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The Supreme Court throws out a Trump-era ban on gun bump stocks; a look at how social media algorithms and Shakespearian villains have in common; and states receive federal funding to clean up legacy mine pollution.

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The Supreme Court for now protects access to abortion drug mifepristone, while Senate Republicans block a bill protecting access to in-vitro fertilization. Wisconsin's Supreme Court bans mobile voting sites, and colleges deal with funding cuts as legislatures target diversity programs.

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As summer nears, America's newest and largest international dark sky sanctuary beckons, rural job growth is up, but full recovery remains elusive, rural Americans living in prison towns support a transition, while birth control is more readily available in rural areas.

America Saves Week: CT groups teach money saving techniques

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Monday, April 8, 2024   

Today is the beginning of America Saves Week, and Connecticut groups are hosting events all week.

Each day is correlated to a different aspect of spending - whether it's paying down debt, saving at any age, or preparing for the unexpected.

Faye Griffiths-Smith - a family economics and resource management educator for at the University of Connecticut Extension - said she often hears people feel they don't have enough money to save.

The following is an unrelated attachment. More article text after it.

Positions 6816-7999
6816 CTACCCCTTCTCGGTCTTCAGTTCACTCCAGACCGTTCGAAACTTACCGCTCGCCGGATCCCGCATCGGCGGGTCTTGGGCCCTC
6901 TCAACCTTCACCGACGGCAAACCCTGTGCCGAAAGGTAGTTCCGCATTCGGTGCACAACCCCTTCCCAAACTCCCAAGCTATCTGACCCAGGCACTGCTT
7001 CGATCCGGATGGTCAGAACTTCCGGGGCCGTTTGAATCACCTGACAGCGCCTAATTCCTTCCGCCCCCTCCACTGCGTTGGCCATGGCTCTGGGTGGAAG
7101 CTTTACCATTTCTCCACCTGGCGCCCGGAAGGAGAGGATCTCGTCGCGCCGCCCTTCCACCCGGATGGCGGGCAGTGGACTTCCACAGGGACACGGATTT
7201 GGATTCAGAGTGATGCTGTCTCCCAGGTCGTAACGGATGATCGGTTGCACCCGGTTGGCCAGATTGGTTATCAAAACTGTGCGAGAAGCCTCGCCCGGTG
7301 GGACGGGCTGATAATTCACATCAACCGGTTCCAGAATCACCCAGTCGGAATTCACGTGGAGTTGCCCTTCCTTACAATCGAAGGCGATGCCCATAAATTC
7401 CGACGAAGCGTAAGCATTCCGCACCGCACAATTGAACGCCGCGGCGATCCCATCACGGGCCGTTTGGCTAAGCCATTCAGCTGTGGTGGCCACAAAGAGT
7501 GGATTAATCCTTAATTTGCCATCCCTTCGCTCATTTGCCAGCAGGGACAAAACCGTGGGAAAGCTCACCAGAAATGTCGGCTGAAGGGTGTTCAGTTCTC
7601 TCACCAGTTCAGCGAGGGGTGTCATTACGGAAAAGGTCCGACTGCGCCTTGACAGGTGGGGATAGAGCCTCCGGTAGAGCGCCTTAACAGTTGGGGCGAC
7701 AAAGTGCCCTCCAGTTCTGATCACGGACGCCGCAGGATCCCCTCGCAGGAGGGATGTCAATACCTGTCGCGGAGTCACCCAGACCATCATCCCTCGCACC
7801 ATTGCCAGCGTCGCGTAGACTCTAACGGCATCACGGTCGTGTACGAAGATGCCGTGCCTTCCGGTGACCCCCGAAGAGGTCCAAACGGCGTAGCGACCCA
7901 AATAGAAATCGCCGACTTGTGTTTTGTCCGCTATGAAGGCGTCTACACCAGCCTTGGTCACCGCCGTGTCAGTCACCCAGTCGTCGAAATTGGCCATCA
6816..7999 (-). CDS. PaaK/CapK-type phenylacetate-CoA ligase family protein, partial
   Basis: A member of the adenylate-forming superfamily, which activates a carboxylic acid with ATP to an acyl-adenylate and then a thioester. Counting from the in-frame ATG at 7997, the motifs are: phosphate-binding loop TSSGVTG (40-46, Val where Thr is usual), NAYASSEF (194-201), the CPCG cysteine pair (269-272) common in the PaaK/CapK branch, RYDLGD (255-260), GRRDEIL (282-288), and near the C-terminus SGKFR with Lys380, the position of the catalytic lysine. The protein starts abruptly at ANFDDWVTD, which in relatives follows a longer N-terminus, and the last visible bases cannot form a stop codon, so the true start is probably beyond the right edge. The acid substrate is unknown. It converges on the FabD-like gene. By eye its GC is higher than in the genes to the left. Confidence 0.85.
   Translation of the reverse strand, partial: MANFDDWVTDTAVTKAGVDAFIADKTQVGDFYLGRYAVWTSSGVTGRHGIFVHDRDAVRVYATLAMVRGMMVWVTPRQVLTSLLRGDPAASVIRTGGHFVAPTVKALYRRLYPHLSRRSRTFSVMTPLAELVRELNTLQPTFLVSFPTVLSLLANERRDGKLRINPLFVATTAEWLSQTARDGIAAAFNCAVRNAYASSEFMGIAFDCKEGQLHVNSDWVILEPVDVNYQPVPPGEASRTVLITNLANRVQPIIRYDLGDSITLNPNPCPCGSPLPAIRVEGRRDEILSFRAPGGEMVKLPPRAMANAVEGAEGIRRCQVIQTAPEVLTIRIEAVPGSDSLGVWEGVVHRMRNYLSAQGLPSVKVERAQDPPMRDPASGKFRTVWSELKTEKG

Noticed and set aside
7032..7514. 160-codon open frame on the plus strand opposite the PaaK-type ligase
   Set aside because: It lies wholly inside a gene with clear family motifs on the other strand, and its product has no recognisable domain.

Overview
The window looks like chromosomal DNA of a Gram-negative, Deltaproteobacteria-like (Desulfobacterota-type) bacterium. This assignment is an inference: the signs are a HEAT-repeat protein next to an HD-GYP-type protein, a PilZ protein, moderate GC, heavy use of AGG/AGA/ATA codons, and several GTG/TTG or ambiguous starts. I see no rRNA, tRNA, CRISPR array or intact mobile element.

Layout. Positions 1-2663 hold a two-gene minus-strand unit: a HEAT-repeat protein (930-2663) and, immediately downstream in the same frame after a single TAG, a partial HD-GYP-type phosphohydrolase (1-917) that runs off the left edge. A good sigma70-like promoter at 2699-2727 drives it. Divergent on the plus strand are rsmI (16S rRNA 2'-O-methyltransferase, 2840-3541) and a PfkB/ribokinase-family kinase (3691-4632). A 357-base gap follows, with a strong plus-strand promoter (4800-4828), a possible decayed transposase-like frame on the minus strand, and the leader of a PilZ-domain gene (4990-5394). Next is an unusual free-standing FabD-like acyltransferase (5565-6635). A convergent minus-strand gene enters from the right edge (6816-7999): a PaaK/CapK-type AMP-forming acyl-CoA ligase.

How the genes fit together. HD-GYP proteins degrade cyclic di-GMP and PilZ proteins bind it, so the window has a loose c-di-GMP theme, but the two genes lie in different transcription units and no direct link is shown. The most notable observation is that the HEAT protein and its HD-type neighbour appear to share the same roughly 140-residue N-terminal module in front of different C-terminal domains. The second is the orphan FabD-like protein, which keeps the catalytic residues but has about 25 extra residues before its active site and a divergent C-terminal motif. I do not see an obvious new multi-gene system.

She said creating a budget is one way to see where your money goes.

"You may find that there is opportunity to reallocate some money," said Griffiths-Smith, "if you look at the way you spend money anew, and consider changes that you might be able to make because life changes."

This year's events include a Financial Expo from the Connecticut Department of Banking and two passport-style Financial Action Fairs.

Events will also be held at the U Conn Hartford Campus, and at the Hartford Job Corps Center.

Griffiths-Smith said she hopes young people take away strong financial literacy techniques and a better understanding of what it means to save money.

More information can be found online at americasavesweek.org.

Along with financial literacy, some partners will talk about being sensible with that money.

Michelle Bourdeau, education foundation director with Better Business Bureau Serving Connecticut, said people can remain financially savvy by watching out for scams.

"When we're investing, we're doing our research," said Bourdeau. "We're making sure that we are investing it with people who are authorized to take that money, who have good reputations, good business practices so that we don't get taken advantage of."

She added that imposter scams are common for people looking to buy a new car or become a homeowner.

But, investment and cryptocurrency scams are the most common in Connecticut, costing victims more than $8,000 on average. Bordeau said doing research can alert you to who you're dealing with.




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